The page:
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Everwinter (The Wrath of the Northmen Book 1) Kindle Edition
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- ASIN : B00A9D0HMO
- Publication date : November 17, 2012
- Language : English
- File size : 2373 KB
- Simultaneous device usage : Unlimited
- Text-to-Speech : Enabled
- Screen Reader : Supported
- Enhanced typesetting : Enabled
- X-Ray : Enabled
- Word Wise : Enabled
- Print length : 465 pages
- Lending : Enabled
- Best Sellers Rank: #1,110,228 in Kindle Store (See Top 100 in Kindle Store)
- Customer Reviews:
Top reviews from the United States
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From there we go to the city of Ral Tora, the city of the engineers, and spend half the book there. Most of this is setup, and if it were not clear that this is the first book in a series, it might be too long a stay. We spend most of our time with Bram Thornley, a young engineer, and are introduced to the world through his eyes. As he is exposed to the events in the novel, we slowly see that there is more to the world than he imagined, such as fantastical creatures like the sea serpent "tashen" and the giant sea-otter "dolarchu". Beyond these there is clearly "magic" at work, and we share Bram's confusion as he tries to make sense of it all...and not get killed in the process.
The pace picks up substantially in the second half of the book as we travel to the religious city of Chellin. Yet once we get there, the pace accelerates to a climax that feels almost rushed. The reader is swept along for the ride with the protagonists through several fights and chases that happen so fast it is almost difficult to picture just what is going on. The city of Chellin itself is described in good detail, but there are few detailed descriptions of the combatants to give a mental image to the reader. For example, we know that the "Panthers", a regiment of elite warriors, wear uniforms and fight with swords, and while fighting they "jump and spin and kick." But that's it. As a reader I wanted to know more about them: what do their uniforms look like? Do they wear armor? What kind? Do they only use swords, or other weapons as well? By the "jumping/spinning/kicking" description we get an idea that they practice some form of unarmed combat as well, but the description provided barely scratches the surface. The Panthers are but one example, and the lack of detailed descriptions throughout the novel was frustrating. Perhaps the author has a well-defined mental image of these things, but as a reader I was left to come up with my own interpretation.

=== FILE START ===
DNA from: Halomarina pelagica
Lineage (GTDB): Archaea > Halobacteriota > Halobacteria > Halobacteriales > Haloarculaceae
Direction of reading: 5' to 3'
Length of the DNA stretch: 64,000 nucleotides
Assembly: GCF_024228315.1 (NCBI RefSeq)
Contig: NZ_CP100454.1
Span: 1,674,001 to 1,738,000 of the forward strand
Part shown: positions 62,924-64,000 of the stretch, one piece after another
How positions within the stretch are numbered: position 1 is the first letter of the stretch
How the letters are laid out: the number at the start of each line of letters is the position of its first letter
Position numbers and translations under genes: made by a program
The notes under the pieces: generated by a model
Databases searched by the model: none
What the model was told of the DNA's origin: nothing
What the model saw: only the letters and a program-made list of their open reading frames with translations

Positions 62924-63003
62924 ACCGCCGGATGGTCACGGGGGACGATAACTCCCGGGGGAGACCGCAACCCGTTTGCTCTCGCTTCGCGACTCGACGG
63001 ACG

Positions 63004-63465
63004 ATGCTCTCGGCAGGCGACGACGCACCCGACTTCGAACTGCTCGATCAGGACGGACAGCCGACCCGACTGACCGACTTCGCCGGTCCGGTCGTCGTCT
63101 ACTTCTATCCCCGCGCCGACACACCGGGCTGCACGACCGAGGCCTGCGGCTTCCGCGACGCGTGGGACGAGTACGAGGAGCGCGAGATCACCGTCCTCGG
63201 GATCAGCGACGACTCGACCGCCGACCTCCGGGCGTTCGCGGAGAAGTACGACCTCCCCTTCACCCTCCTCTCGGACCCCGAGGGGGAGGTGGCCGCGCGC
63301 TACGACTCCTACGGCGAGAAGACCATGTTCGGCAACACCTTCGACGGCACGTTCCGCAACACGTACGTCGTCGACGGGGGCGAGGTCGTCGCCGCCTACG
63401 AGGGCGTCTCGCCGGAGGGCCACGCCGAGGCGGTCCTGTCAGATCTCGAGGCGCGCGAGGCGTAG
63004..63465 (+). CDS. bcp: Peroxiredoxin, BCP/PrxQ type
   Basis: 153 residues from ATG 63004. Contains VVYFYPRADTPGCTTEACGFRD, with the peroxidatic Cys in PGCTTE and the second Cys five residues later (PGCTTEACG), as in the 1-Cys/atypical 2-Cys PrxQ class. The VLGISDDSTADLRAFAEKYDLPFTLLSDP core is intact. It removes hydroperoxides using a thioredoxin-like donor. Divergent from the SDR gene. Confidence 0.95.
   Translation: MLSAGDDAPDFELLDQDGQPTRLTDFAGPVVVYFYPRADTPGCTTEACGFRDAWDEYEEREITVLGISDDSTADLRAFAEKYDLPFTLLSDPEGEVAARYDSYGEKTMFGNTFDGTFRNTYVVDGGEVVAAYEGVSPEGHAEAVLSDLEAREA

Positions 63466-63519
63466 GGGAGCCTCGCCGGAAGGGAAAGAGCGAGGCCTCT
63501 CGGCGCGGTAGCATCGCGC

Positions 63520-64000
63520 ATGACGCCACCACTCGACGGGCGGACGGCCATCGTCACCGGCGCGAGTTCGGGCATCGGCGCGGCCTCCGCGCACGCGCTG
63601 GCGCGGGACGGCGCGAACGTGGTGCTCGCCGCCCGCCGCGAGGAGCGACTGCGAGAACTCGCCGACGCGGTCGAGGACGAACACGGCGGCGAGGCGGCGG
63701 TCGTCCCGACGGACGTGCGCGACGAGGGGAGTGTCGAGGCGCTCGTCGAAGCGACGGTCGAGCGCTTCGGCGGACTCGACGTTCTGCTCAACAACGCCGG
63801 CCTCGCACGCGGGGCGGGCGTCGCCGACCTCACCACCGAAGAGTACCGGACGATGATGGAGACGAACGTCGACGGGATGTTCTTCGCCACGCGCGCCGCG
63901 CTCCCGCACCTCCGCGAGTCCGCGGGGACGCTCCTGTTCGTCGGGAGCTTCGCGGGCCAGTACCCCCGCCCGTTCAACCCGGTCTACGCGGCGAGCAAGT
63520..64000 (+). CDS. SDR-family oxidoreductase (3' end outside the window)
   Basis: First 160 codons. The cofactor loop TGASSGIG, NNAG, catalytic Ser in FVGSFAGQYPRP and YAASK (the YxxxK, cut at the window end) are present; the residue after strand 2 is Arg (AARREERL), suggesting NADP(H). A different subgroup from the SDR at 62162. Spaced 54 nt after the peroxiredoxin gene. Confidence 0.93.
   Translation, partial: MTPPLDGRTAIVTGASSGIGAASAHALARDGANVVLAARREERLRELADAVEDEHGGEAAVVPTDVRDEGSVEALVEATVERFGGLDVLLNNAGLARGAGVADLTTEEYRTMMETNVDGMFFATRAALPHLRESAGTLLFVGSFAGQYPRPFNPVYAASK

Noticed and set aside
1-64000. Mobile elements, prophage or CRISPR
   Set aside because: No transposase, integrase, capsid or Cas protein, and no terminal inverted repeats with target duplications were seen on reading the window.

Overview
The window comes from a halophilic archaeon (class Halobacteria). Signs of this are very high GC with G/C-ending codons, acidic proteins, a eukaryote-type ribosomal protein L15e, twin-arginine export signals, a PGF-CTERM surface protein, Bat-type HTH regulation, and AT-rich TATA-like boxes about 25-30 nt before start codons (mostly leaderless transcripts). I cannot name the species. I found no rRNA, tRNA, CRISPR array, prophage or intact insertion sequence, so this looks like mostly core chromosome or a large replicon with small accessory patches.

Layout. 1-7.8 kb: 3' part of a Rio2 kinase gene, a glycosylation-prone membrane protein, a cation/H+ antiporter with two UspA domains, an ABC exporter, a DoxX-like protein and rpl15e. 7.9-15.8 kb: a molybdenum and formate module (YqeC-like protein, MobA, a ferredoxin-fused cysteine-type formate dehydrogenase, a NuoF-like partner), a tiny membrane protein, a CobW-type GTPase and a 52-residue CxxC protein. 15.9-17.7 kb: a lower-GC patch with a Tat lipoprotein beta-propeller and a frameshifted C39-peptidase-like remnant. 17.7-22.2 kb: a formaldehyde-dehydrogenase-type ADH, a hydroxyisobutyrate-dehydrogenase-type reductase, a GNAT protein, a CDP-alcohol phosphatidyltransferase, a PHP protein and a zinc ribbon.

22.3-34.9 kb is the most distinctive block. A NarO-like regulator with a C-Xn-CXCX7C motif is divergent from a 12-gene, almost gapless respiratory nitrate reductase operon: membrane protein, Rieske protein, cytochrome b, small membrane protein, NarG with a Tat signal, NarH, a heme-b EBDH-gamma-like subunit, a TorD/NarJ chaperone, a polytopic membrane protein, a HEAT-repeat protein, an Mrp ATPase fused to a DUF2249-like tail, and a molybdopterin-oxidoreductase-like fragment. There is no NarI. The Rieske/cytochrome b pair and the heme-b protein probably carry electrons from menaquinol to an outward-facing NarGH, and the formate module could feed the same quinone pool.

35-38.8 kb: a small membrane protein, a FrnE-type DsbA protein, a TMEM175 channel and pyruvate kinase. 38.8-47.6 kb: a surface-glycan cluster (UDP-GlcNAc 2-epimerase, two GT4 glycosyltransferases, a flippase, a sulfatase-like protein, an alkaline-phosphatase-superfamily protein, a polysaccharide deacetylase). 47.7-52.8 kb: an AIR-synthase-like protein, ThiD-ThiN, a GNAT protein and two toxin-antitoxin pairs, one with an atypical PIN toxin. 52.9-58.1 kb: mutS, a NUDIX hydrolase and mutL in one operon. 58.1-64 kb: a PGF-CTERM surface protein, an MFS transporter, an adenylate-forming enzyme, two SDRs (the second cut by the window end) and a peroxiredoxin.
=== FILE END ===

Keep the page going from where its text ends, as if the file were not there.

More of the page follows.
Throughout the book there are anachronistic words that did feel jarring (as mentioned by another reviewer), but in retrospect there are few descriptions that pin down the story into any particular time period. Most readers expect fantasy to be in a somewhat medieval/renaissance time period, but after spending so much time in Ral Tora, I began to feel like it was more steampunk/victorian than medieval, simply because of all the engineering associated with it. Once we travel to Chellin the book takes on a more classical feel to it with the intrigue in the Chellin senate. Even so, some of the word choices do seem out of place for this kind of book. That said, the novel has been copy-edited well and it is not filled with the spelling errors and typos that I have seen in many other ebooks.
The story talks primarily about three cities: Ral Tora, Chellin, and Variss. Yet contact between these cities is apparently rare--there are multiple mentions that no one from each city has contacted each other for years at a time, so they seem like they must be like isolated islands in a sea of empty wilderness. Some exposition as to why they do not contact each other would be helpful, or perhaps the inclusion of a map would help to put it in context. I realize that this is an ebook, and sometimes maps don't work well in that medium, but perhaps a link to one on the author's website would be helpful to further engage the reader.
All in all Everwinter was a good read, and I feel that the author has opened a door for us to see into her world--but she needs to show us more of it, and in greater detail, for it to truly shine. Future books in the series will have the opportunity to do this.
foreign priest his daughter saved, thinking he was harmless but subsequently realizing he very much *WASN'T* and tried to
fight his influence.
Everwinter (The Wrath of the Northmen series #1 An epic fantasy novel)
Top reviews from other countries
After reading about 25% of the book I started skimming, then skipping, pages; a sure sign that none of the characters felt real and I was just curious to see where the plot was going. Also, I was finding the pace slow, with little action that did more than attempt to make us aware of the two main protagonists, Bram and Falen, young engineers. The former gets most of the attention and Falen, his female colleague has little to do for most of the book.
I actually read the last 10% of the book, to see what happened rather than any interest in the characters, and because there was finally some action.
The book ends with Bram, Falen and others moving on to the next part of their adventure and I couldn’t care less what happens to them.
I hope it's not too long before the next book. Well written and well done Elizabeth Baxter